How Do You Make Friends in Your Late 30s and 40s?
Humans are social creatures. It’s evident in the way societies have been built since the dawn of civilisation. With the explosion of social media like Instagram, Twitter, YouTube, Facebook and before that, MySpace (showing my age), it should be even easier to stay “connected” with friends. Or is it?
We arrived! Pressed the bell, then questioned whether we had the correct address because we didn’t get an immediate response. About 2 minutes later, Tess opened the door. We said our greetings, then reintroduced ourselves to Tess and realised why it probably took a while to get to the door. They had a great flight of stairs. We met Tess’s husband, James and their three beautiful boys.
I seem to have one of those faces that children know. It’s like, I’m their long lost friend, so I was immediately swept away by the kids and spent the next 10 minutes talking Bayblades with my son and the boys in the garden.
Once they got bored of the now grown-up face who seemingly spoke their language, things resumed back to normal and they continued exchanging Beyblade tips and tricks with my son. As I sat down, I watched my son in awe. Junade has this extraordinary ability to make friends with the click of a forge disk. Excuse the Beyblade reference. He was meeting four new boys today – Tess’s three boys and a friend that was having a sleepover. Junade had just met the four boys for the first time, but within minutes they were getting on like a house on fire.
“How did you get into this situation in the first place?” I hear you ask.
Ruth and I had promised each other we would make an effort and take opportunities to make new friends when we arrived in Australia. We recognised that we had taken our children from everything and everyone they knew, so we felt the need to recreate those friendship networks. We didn’t want them to become isolated, especially our son, who’s younger. We agreed to say “Yes Yes” to all new opportunities for the first year and see where this leads us.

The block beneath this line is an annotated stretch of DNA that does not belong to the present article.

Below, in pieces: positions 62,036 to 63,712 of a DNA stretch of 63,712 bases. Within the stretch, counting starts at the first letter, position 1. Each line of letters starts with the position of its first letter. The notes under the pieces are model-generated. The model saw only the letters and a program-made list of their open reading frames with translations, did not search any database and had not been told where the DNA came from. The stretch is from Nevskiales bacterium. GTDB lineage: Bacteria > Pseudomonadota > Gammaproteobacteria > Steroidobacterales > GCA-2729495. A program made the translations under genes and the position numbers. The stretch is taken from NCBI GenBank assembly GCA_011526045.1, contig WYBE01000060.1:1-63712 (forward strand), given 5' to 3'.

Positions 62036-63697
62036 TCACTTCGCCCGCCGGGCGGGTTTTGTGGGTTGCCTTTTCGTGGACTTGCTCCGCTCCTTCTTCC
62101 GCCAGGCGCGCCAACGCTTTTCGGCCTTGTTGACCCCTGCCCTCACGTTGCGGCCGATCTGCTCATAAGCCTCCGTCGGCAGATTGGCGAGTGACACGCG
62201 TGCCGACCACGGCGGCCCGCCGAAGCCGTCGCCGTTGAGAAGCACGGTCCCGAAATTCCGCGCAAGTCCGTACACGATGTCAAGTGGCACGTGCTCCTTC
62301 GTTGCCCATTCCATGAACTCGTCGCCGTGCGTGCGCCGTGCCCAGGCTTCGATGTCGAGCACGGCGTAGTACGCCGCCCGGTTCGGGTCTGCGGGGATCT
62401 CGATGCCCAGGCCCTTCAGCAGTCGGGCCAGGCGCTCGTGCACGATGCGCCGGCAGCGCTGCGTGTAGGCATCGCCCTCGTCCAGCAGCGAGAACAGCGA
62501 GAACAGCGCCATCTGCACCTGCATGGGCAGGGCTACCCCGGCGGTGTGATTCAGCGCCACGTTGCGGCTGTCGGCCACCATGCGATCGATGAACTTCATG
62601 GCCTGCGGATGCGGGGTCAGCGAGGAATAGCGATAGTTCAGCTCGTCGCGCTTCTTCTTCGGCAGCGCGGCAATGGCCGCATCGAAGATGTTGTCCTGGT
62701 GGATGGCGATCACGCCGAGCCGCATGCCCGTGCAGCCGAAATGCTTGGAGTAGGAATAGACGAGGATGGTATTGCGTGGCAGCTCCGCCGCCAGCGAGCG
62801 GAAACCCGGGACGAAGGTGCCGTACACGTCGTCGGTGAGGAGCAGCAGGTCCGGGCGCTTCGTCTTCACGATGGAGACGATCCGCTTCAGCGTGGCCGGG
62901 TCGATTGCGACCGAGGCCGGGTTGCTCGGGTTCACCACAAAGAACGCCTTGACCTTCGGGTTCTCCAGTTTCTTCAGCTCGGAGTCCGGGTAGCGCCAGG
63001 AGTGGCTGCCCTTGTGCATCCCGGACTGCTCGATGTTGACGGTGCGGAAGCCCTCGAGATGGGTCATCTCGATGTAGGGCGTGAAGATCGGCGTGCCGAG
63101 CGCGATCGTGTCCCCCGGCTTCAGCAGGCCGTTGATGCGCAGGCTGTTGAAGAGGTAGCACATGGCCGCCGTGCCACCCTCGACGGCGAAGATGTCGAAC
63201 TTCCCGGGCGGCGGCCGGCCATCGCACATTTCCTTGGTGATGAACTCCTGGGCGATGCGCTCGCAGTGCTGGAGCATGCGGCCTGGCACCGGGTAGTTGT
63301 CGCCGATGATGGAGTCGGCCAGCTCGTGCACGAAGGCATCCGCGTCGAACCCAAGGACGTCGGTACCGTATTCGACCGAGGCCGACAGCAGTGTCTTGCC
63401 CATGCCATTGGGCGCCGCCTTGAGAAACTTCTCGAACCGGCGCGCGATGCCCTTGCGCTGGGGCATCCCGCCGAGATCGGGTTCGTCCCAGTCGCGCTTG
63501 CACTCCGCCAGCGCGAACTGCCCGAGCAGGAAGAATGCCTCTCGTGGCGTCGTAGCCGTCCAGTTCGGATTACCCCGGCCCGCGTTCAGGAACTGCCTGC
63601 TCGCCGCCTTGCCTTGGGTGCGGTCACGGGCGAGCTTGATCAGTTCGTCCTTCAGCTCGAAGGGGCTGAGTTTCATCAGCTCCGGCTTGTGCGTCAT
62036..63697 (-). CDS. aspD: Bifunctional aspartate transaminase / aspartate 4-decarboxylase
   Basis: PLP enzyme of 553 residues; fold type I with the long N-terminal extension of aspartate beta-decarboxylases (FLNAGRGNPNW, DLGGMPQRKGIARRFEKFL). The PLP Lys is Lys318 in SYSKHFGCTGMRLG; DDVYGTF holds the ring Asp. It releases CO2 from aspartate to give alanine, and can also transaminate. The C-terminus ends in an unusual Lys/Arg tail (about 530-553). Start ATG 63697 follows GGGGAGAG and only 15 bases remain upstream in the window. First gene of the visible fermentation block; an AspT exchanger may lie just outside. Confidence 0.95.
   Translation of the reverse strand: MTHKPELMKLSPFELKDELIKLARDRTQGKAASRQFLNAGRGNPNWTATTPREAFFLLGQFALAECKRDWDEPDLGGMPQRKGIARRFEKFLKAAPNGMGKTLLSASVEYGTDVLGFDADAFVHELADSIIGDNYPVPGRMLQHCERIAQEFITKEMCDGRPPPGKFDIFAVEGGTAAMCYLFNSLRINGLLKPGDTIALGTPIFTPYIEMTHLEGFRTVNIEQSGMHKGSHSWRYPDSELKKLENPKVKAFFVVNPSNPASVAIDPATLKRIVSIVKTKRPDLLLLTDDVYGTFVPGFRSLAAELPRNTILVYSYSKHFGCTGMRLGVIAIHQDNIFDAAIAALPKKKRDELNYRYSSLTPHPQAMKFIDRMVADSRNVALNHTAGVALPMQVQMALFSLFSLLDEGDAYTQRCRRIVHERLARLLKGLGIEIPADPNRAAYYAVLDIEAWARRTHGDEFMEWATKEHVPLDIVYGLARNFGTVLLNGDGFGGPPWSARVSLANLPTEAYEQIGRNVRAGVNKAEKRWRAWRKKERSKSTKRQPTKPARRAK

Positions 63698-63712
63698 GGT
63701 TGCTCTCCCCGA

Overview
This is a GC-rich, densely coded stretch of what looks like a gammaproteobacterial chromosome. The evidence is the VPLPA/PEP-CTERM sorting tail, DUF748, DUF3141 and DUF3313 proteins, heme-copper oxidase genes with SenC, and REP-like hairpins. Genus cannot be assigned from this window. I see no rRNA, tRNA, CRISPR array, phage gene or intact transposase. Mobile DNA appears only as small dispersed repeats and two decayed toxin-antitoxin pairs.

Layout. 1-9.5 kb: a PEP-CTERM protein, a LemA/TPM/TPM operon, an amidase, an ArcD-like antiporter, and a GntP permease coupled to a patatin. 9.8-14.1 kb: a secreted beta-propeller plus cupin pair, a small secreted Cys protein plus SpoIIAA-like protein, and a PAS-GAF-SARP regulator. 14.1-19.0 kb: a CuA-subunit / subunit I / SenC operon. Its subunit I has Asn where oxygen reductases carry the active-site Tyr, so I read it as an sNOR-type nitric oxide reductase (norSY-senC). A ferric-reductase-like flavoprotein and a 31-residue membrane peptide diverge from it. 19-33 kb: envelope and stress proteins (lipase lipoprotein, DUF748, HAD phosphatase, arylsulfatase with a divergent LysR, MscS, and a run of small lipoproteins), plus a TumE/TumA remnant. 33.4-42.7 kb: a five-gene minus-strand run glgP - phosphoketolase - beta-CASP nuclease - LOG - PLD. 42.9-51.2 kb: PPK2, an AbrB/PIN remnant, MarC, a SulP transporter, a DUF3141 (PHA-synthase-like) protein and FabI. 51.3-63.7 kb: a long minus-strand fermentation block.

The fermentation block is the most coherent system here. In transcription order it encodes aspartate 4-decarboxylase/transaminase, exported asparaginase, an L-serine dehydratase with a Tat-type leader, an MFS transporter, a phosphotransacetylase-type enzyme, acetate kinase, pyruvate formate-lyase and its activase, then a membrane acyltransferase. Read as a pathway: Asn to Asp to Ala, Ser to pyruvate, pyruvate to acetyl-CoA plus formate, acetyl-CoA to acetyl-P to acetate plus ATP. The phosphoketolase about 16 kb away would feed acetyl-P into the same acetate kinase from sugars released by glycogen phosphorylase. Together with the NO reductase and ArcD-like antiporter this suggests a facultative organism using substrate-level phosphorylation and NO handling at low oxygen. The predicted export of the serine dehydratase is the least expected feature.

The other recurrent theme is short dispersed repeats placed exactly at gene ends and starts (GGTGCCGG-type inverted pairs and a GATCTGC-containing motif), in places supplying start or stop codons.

Saying yes more often led us to a day out at FlipOut in Mitchell. Our conversation on the drive over to FlipOut was about what we desperately needed since we migrated from the UK. Hair products! Hair cuts. Hairdressers. All the things that were not on the S190 Visa form. We didn’t consider any of this until we got to Australia, then we realised there was such a thing as a black barber.
As we came out of the exit for FlipOut, we met Tess dropping one of her boys off for a birthday party. Ruth asked her about hair products as there were no ‘black hair shops’ in Canberra. Ruth and Tess chatted for a while, and then exchanged numbers. I thought nothing of it.
A few weeks later, Ruth had set up a lunch at Tess’s house.
Fast forward to the day, as J Boy was discussing the intricate details of Beyblades and arenas, I sat with my thoughts of how liberating it must be to not be a grown-up approaching their 40s, trying to make new friends. Our son doesn’t seem to have to think about:
- Do we have things in common?
- What should I say to keep the convo flowing?
- Would I run out of things to talk about?
- Do we have anything in common? (yep – I thought about this many times)
I visited all those familiar places the mind wanders to when you are in new situations as an adult! I’m a frequent visitor.
As the conversions flowed from our childhood stories to how we ended up here (Australia), on their couch, on a Saturday afternoon, we made anecdotal observations about boys making friends easier than girls when young but men become inept at making new friends. Girls tend to have difficulty making friends younger however they hold text and phone conversations with new friends better when they are women like Ruth is proving now.
Has anyone else noticed that?
Why is that?
Or is it just me?
Am I doomed to be friendless for the rest of my life while Ruth is book clubbing her way to new friendships?
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Love as always,
The Jalloh Family